‘The past is a foreign country…’
Some of my previous blogs concerned child sexual abuse, and more specifically, Jimmy Savile and the Yewtree Report. This blog concerns a topic no less controversial. I’d like to argue that what we would regard today as ‘child abuse’ was commonplace in the 1950s and 1960s; it was part of the back-cloth of most childhoods in the UK, and because of this, I believe that it is not possible to judge claims of historical abuse as if they were happening in the here-and-now. Let me explain.
I grew up in a loving family in a (largely) middle-class suburb of a Scottish city. I attended what was widely regarded as a ‘good school’, and I enjoyed many of the advantages that class and privilege were able to secure, including piano lessons and membership of uniformed organisations. And yet my daily life was governed by violence and threats of violence. A wooden spoon (‘paddled’ on the buttocks) was a regular feature at home; a ruler was used to strike sluggish fingers during piano lessons; strict control was maintained by adult and child leaders at Brownies and Guides. But the place where violence was most in evidence was school: here chalk, blackboard dusters, rulers, leather belts (the so-called ‘tawse’) and hands were used to cajole, humiliate and otherwise chastise children for all manner of mis-deeds, large and small. I have vivid memories of being taken to the front of the classroom on the first day of primary 1, aged 5, to be punished for ‘talking in class’. Punishment involved the (woman) teacher pulling back one of the legs of my knickers and smacking my bare buttock in front of the other terrified children. I’d like to say that I learned my lesson from this – that I stopped being a chatterbox – but that would not be true. In fact, what did happen was that I was fortunate enough to find myself one of the ‘clever’ ones. We were allowed to sit at the back of the classroom, and physical punishment was more often confined to the unfortunate kids in the front row – to the ones who actually needed most help, not most punishment.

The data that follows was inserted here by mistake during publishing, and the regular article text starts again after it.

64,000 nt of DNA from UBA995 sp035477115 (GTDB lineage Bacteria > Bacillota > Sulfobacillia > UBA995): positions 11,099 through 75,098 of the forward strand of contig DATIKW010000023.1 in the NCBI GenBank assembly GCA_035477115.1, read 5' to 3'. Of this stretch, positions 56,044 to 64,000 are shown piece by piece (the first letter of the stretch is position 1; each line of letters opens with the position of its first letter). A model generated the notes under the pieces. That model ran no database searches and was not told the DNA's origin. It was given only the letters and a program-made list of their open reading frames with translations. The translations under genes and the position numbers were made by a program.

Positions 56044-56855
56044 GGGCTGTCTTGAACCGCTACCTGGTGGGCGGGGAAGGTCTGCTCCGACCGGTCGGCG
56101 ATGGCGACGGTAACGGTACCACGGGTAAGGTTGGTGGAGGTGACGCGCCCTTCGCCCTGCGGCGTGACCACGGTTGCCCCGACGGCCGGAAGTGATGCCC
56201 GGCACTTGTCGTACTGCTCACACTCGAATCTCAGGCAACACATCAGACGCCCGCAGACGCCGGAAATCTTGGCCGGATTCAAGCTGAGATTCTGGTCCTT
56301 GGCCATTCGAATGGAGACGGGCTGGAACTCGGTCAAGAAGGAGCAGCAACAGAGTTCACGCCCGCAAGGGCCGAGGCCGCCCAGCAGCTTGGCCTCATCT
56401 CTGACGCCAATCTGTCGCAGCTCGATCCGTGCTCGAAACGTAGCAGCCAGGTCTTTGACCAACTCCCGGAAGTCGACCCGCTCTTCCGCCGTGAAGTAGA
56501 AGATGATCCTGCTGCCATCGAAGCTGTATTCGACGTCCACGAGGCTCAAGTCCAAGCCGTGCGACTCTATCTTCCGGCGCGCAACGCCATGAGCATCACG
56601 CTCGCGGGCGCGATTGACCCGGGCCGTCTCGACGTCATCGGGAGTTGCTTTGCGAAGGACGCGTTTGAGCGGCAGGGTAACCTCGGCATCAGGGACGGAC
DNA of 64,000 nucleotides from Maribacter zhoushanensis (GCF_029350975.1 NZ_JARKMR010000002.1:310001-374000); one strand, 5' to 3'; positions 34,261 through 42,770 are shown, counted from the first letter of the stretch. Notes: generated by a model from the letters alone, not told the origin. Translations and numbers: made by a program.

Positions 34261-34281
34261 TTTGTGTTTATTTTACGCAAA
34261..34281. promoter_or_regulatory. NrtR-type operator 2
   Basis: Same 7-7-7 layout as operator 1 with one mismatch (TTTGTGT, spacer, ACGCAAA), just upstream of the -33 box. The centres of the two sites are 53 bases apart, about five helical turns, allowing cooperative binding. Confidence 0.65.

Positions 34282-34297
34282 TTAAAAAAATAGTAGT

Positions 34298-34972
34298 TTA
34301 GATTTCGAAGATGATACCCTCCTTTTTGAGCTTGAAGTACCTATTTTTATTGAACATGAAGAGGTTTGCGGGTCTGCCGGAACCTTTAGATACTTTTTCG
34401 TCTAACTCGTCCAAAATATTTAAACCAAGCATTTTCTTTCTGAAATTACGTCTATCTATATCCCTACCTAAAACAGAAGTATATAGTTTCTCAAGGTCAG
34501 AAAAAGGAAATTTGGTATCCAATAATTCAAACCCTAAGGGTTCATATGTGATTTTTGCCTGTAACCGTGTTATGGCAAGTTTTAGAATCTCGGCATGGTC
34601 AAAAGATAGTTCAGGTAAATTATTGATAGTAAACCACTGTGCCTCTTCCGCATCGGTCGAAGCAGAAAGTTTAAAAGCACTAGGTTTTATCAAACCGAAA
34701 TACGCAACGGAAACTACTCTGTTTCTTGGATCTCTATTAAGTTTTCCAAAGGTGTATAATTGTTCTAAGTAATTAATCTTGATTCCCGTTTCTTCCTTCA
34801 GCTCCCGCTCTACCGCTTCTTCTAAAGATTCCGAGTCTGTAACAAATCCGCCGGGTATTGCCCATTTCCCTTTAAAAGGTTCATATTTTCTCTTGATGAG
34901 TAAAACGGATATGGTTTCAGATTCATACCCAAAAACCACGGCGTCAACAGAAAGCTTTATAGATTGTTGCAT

Secondary school continued the pattern already set at primary school, the only difference being that there were now more teachers to exert their authority over pupils and playgrounds were also pretty scary places at times, with not infrequent physical fights and bullying amongst girls and boys. Again, one teacher stands out as particularly noteworthy. He was new to the school and was young and handsome. We all thought he looked like the Russian agent, Illya Kuriakin, from The Man from U.N.C.L.E., an American TV series that was broadcast in the UK between 1964 and 1968. His favourite activity was to belt the prettiest girls in the class (I was never belted!) and this led to his removal from the school after a pupil complained to her (G.P.) father. With him gone, the school reverted to its usual routine of daily acts and threats of violence, sometimes delivered by teachers in the classroom in the heat of the moment and, at other times, conducted by the head-teacher in his office. It was not uncommon to see a queue of children standing outside his office, waiting to be belted. Of course, not all teachers had to rely on the belt to maintain discipline; better teachers achieved this through humour, encouragement and loyalty. So-called ‘corporal punishment’ continued in state schools until 1986, long after I left school to go to university in 1972. Use of the cane was not finally outlawed from independent (private) schools until 1998, and still features in schools in some parts of the world today.